Monday, April 19, 2010

The Prayer Waltz by K.Z. Snow

TITLE: The Prayer Waltz
PUBLISHER: Dreamspinner Press
LENGTH: Novella (roughly 27k)
GENRE: Gay contemporary erotic romance
COST: $3.99

Steven has come to Prism Falls in search of answers. Eight months ago, his lover of four years died in what was called a freak accident, but even now, Steven doesn’t know how to deal with it. He hopes that by coming to the town Frank left behind he’ll be able to find the closure he needs. His first stop is St. Jerome’s, the church where Frank served before leaving the priesthood. His second is the bar across the street, where he meets Evan, a local who had his own relationship of sorts with Frank…

I am an immersive reader. When I read, I lose time because I go deep into a character’s POV, which is why headhopping bugs me as much as it does. Getting jerked out of the moment always disorients me, and it’s hard to trust the story or author enough to allow myself to get in that deep again. What this means is that I’m in the minority among romance readers. I absolutely love 1st person POV. I know a lot of romance readers want to know what’s going on in other characters’ heads, but I’m of the opinion that a good writer can tell me that without having to switch to their perspective. I love 1st person because it allows me to sink even deeper into a character than 3rd does.

This aspect of me is why I can’t say that I was blown away by this novella. The author has an absolutely fantastic voice, with a smart ear for dialogue and lyrical descriptions that leap off the page. The first thing I read by her was written under a different pseudonym, a story I was intensely fascinated by, so I’ve kept an eye on her gay stories, waiting for something that would interest me to the same degree. This was the first to do so, but while it started out well, the author made a stylistic choice that jarred me out of the story.

The novella is told in 1st person from Steven’s POV. It works amazingly well to suck you into Steven’s grief, as well as introducing Evan and his own unique position. Then, in the middle of chapter 4, there’s a switch. The story jumps to 3rd person, Evan’s POV, a recounting of a memory for Steven’s benefit. While telling, it completely threw me out of the emotional narrative, because of the way I read. It switches back briefly to 1st, but then, at the top of chapter 5, there’s a letter written by Evan that Steven would have no knowledge of. More of those follow, though the majority of the story is in 1st, but it’s enough to disrupt my flow, putting me at a distance from the story that wasn’t there at the start. I understand why the author chose to do it this way, and for most readers, it’s unlikely to make a difference. I imagine a lot of romance readers would actually embrace getting the other perspective. But when it switched to 3rd, I grumbled a lot and asked myself, “Well, why didn’t she just write the whole thing in 3rd?” There was no going back to my original immersion then. I was too far removed.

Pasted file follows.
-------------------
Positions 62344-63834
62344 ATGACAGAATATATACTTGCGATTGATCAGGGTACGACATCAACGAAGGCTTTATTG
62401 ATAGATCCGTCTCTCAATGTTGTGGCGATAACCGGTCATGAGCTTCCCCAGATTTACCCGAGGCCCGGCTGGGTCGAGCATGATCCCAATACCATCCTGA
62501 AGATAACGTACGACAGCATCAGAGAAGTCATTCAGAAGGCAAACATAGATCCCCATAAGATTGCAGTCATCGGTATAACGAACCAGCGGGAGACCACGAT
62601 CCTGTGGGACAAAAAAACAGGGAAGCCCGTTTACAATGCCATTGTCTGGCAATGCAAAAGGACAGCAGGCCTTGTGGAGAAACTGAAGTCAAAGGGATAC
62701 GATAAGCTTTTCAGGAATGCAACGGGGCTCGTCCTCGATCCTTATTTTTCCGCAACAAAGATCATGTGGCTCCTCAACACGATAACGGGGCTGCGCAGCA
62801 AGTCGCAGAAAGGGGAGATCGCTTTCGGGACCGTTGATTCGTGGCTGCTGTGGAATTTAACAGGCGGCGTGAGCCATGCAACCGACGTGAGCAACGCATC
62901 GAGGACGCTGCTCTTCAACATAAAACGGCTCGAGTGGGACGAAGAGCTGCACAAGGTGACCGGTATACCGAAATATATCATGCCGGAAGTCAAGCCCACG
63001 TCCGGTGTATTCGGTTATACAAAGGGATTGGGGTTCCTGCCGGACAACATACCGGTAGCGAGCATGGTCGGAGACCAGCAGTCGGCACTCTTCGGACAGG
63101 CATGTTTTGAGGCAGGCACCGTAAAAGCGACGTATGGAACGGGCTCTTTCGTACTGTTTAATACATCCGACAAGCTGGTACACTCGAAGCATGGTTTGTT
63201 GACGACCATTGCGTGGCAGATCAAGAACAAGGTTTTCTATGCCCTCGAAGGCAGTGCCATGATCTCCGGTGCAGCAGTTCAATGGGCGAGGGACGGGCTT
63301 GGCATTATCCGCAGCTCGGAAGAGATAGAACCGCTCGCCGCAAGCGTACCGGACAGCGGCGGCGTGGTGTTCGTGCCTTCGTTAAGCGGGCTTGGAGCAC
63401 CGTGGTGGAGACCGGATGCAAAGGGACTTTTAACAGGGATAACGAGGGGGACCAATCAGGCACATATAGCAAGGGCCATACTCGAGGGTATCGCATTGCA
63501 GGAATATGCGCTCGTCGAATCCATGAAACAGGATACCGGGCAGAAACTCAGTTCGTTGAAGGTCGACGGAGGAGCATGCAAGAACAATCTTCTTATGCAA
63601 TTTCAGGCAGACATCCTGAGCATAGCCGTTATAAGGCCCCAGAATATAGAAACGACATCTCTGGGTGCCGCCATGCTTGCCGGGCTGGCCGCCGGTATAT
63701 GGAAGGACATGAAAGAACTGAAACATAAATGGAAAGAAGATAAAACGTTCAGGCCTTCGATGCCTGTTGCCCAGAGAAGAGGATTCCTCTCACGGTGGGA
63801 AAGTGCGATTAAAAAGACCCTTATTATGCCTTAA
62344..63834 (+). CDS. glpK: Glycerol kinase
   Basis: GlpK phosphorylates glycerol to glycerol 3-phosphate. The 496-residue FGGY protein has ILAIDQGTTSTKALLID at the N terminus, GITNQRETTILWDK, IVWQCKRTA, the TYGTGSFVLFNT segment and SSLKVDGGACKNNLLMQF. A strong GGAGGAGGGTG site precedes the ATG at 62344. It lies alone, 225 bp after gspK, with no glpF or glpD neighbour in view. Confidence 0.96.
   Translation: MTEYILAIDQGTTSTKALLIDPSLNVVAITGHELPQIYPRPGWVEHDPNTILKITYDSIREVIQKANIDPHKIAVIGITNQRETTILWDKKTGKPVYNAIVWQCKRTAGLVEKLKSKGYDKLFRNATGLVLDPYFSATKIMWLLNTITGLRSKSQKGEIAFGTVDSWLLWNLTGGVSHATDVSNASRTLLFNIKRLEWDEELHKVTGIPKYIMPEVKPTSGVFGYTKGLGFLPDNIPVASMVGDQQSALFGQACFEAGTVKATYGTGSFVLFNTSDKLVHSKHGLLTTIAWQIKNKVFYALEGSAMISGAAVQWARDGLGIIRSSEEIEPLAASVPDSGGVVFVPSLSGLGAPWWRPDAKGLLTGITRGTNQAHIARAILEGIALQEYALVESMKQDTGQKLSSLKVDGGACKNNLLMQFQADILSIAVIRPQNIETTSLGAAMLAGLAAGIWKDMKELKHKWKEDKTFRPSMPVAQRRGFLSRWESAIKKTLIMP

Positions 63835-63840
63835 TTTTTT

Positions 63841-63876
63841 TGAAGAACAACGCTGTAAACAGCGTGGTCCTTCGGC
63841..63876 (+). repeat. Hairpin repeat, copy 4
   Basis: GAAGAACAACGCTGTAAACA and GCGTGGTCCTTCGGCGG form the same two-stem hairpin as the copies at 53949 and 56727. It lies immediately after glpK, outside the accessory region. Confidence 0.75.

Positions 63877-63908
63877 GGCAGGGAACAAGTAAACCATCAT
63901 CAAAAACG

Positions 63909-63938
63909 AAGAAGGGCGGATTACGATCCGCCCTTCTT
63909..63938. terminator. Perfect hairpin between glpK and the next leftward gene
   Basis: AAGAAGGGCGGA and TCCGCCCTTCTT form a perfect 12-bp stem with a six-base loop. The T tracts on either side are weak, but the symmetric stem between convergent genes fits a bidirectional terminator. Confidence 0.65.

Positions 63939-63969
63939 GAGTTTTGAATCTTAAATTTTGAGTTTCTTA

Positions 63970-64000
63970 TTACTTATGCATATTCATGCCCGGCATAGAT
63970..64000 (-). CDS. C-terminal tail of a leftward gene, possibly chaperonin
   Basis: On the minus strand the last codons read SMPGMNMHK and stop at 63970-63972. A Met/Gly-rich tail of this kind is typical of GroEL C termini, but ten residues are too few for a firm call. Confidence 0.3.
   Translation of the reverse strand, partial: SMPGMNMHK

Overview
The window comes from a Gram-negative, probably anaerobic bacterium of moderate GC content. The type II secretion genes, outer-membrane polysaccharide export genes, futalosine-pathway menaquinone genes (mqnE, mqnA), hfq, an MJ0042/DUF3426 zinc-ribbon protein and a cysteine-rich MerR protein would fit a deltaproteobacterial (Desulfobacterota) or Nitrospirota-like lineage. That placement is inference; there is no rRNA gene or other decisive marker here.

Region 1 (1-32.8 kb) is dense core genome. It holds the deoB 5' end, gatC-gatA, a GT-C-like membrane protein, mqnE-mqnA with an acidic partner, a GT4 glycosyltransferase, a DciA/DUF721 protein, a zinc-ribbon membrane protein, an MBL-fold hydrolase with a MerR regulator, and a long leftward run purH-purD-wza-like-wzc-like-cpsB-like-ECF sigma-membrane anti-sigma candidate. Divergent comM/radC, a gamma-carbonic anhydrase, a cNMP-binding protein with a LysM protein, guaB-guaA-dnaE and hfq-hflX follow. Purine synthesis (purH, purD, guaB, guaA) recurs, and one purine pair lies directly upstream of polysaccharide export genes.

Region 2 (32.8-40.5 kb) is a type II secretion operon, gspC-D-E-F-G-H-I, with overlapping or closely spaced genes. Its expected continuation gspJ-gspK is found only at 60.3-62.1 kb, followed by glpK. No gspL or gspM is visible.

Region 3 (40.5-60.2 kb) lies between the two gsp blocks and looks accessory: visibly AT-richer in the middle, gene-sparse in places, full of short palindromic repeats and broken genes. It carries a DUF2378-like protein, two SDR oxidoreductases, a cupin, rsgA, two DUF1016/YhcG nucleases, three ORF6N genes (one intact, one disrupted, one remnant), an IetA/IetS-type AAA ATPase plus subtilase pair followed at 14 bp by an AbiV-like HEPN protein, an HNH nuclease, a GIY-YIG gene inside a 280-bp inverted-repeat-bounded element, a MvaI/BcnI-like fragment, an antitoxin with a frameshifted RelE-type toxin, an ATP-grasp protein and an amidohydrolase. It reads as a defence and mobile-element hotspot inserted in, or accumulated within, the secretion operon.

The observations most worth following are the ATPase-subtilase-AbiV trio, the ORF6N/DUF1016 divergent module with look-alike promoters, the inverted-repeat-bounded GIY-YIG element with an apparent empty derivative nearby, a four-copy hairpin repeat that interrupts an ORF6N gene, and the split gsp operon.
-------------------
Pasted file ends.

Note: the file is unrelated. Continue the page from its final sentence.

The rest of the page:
Don’t get me wrong. I still liked the story. A lot. I had issues accepting Steven’s method of closure after being so intensely immersed in his questions, but Evan is sympathetic and rich, evoking stronger reactions from me across the board. His struggle with his sexuality, mirrored in his struggle to understand those around him, is poignant and real. By the time I reached the climax of the story, it was his closure I craved. His resolution was the one that made me want to smile, and if I didn’t cry as I think was expected, it’s only because of my earlier struggles. His characterization is the emotional core of this novella for me, a terrific example of the author’s attention to well-rounded, meaningful casts.


7/10 – Loved the author’s voice, disliked the POV choices

Hero #1

7/10 – His grief was palpable, but I had a few problems buying the closure of it

Hero #2

8/10 – More real to me than the narrator, sympathetic and rich characterization

Entertainment value

8/10 – If it wasn’t for getting yanked so hard out of the story, I’m sure this would have been one of those stories I go gaga for

World building

8/10 – Some exquisite detail, realistic and well done



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